None of this is inherently bad, I guess. My kids certainly don’t think it’s bad. It’s just that it never ends.
But, I don’t like it. I don’t like how they ask if wherever it is we’re going has toys to look at. I don’t like how their toy budget is bumping my decorating budget off the spreadsheet. I don’t like removing 75 twist ties to free a toy tractor from its packaging. I don’t like managing all of their STUFF. I don’t like how they expect presents when family members arrive for a visit. And, I really don’t like seeing them treat their belongings with disregard because they have SO MUCH.
My intentions come from a good place. It isn’t my intention to spoil my kids. Whenever I purchase something for them, it’s because I know it’s something they would truly enjoy. Bob is the same way, too. Our intentions come from the deepest recesses of our hearts that want to see our kids happy.
However, I think it’s time we acknowledge that WE’RE THE PROBLEM. And, I know this because when I went to IKEA with the kids on a whim last week (because there is one week before school starts and I am OUT OF IDEAS), I somehow ended up with a pop-up castle in the middle of my living room that I will stare at with resentment for the next month before collapsing and stashing it in the basement. We also brought home an assortment of animal finger puppets that have already been forgotten and discarded throughout every room in the house with the mouse puppet, in particular, scaring the crap out of me every time I spy it out of the corner of my eye.
Point is, we’re doing this to ourselves. Since we give and buy and provide treats for our children with regularity, they have come to expect those treats. We are fully responsible for the culture of gimme, gimme, gimme that we have created in this house. The expectation that frequent new things are standard operating procedure.
I’m honestly not sure how to course correct on this one. Every time I make some blanket pronouncement like, “No more new things until Christmas!” Henry will bring home a Scholastic flier from school and I can’t say no to books, right? What am I, a monster? So, we’ll buy books and then there will be a fun trip to Target where we discover they’ve put Lego sets on sale and all of a sudden, Bob shows up at the house with a John Deere bicycle for Charlie that is literally too big for him. My big pronouncements never work and my house always ends up looking like this:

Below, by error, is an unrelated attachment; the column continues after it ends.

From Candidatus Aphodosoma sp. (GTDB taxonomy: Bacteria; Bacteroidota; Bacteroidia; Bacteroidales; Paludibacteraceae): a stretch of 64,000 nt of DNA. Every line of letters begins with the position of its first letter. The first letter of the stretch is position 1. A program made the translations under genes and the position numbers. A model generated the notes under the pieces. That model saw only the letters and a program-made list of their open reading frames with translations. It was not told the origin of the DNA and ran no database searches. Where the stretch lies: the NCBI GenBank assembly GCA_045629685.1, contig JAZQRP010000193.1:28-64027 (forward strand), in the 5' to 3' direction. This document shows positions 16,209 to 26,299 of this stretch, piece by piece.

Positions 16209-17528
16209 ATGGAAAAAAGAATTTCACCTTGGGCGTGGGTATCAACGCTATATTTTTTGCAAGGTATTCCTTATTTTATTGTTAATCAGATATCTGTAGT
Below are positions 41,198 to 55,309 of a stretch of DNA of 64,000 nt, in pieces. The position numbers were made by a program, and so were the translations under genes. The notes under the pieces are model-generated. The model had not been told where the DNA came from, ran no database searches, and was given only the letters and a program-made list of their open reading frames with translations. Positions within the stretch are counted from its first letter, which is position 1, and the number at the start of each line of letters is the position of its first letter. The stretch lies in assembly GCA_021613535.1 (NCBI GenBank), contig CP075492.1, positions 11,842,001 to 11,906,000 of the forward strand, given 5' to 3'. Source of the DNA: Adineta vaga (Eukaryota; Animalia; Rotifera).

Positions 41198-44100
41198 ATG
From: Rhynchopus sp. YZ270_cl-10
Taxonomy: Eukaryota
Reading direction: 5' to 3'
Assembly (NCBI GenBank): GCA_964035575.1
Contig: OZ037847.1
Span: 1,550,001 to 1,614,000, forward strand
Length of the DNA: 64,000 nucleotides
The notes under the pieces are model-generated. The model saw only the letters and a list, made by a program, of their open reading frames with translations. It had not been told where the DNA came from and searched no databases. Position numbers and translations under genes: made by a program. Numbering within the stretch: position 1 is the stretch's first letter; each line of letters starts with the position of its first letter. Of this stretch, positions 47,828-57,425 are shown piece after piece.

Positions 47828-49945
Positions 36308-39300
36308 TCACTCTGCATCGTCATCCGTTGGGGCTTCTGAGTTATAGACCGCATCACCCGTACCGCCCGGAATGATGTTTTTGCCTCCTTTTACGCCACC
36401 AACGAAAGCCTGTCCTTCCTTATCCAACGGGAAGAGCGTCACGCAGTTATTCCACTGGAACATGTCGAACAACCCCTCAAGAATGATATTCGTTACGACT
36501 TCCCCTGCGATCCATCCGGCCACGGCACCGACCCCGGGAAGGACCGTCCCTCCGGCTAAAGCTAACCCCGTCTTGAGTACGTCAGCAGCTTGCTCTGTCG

Bob and I have talked about setting up a chore chart when school begins where the boys, especially, can earn a modest allowance for completing tasks around the house. They can decide what to do with their money as it is earned and if they decide to buy toys with it and not flowers for their very deserving mother, I promise not to hold a grudge. I think if they understand the value of money a little bit more, then hopefully the idea of judicious choices will follow? I’m not really sure here. I’m just guessing. These are unchartered waters for our family.
I’ll let you know how this shakes out.
As an aside, I find it ironic that the same people that instilled a sense of moderation and careful consideration in me as a child – my parents – have turned out to be the worst offenders in the buying stuff for my kids arena. They are always, always bringing or buying things for my children. Always. The last time they showed up at our home, they brought light sabers with them that the boys demolished in under thirty minutes, leaving tiny puff pieces of styrofoam all over everything. Grandparents, man.